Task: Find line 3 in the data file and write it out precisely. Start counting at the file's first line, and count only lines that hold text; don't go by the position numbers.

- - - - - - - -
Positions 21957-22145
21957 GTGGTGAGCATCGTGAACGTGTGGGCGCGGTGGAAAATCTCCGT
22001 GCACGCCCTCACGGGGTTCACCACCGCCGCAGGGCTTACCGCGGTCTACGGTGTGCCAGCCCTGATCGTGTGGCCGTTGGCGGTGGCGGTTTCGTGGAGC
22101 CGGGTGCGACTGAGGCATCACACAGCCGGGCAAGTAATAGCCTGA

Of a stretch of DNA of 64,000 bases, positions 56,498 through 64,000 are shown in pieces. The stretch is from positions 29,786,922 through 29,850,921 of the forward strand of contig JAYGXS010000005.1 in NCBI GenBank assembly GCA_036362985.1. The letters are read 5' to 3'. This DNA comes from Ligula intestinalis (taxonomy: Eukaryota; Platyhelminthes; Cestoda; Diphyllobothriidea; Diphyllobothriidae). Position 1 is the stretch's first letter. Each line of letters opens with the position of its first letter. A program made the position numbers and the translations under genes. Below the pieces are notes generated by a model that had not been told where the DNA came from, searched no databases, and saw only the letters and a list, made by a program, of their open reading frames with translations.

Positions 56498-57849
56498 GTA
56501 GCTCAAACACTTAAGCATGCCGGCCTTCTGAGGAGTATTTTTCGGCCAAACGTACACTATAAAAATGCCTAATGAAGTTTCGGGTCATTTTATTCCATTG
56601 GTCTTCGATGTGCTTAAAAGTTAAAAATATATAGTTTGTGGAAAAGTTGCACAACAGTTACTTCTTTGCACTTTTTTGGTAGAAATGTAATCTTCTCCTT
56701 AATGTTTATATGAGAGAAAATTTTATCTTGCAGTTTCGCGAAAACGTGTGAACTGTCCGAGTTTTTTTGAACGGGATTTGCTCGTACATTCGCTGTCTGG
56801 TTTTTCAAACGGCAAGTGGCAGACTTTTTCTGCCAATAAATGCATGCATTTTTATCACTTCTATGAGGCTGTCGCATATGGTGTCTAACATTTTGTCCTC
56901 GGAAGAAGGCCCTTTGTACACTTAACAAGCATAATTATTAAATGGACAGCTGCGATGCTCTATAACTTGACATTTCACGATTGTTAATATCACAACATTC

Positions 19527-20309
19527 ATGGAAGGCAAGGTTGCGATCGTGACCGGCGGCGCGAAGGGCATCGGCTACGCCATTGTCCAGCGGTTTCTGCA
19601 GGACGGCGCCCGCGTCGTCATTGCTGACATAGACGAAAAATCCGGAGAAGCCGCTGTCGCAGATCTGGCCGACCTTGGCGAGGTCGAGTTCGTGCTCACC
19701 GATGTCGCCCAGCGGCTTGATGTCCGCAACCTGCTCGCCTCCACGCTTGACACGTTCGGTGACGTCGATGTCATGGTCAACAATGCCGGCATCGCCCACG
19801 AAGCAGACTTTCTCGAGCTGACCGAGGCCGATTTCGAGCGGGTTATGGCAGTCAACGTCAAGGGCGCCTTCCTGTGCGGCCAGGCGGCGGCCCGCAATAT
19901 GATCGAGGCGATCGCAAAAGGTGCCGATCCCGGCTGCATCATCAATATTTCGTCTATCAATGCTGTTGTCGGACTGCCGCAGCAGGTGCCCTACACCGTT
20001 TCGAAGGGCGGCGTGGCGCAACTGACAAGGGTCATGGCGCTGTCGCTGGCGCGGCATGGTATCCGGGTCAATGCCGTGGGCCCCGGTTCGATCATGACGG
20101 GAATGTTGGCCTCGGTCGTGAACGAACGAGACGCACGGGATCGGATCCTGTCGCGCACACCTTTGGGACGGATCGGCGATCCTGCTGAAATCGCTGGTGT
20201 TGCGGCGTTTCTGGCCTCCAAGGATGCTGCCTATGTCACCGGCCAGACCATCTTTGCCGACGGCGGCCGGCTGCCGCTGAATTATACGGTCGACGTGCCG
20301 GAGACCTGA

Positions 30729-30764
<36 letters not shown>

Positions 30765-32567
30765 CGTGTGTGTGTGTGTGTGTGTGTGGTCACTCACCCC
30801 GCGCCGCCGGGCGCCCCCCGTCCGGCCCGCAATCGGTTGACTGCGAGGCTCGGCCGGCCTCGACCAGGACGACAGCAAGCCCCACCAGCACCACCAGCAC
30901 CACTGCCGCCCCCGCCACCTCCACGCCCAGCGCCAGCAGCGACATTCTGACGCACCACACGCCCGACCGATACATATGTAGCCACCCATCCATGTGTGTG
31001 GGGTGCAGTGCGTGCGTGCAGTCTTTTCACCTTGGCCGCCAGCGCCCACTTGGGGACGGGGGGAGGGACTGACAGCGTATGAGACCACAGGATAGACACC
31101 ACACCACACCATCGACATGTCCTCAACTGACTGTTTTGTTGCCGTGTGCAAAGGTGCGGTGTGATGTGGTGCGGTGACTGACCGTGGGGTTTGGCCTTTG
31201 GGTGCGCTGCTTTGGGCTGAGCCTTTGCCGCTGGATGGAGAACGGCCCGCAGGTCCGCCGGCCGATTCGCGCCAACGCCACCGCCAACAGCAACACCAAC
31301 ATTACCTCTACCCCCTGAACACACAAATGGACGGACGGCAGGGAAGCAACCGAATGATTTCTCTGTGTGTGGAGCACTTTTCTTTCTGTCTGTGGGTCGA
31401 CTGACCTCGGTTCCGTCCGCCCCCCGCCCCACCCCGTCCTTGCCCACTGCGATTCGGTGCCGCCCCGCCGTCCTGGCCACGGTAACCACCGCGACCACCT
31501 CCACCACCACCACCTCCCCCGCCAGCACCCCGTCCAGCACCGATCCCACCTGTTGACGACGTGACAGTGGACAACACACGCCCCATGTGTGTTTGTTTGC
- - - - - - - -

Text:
22001 GCACGCCCTCACGGGGTTCACCACCGCCGCAGGGCTTACCGCGGTCTACGGTGTGCCAGCCCTGATCGTGTGGCCGTTGGCGGTGGCGGTTTCGTGGAGC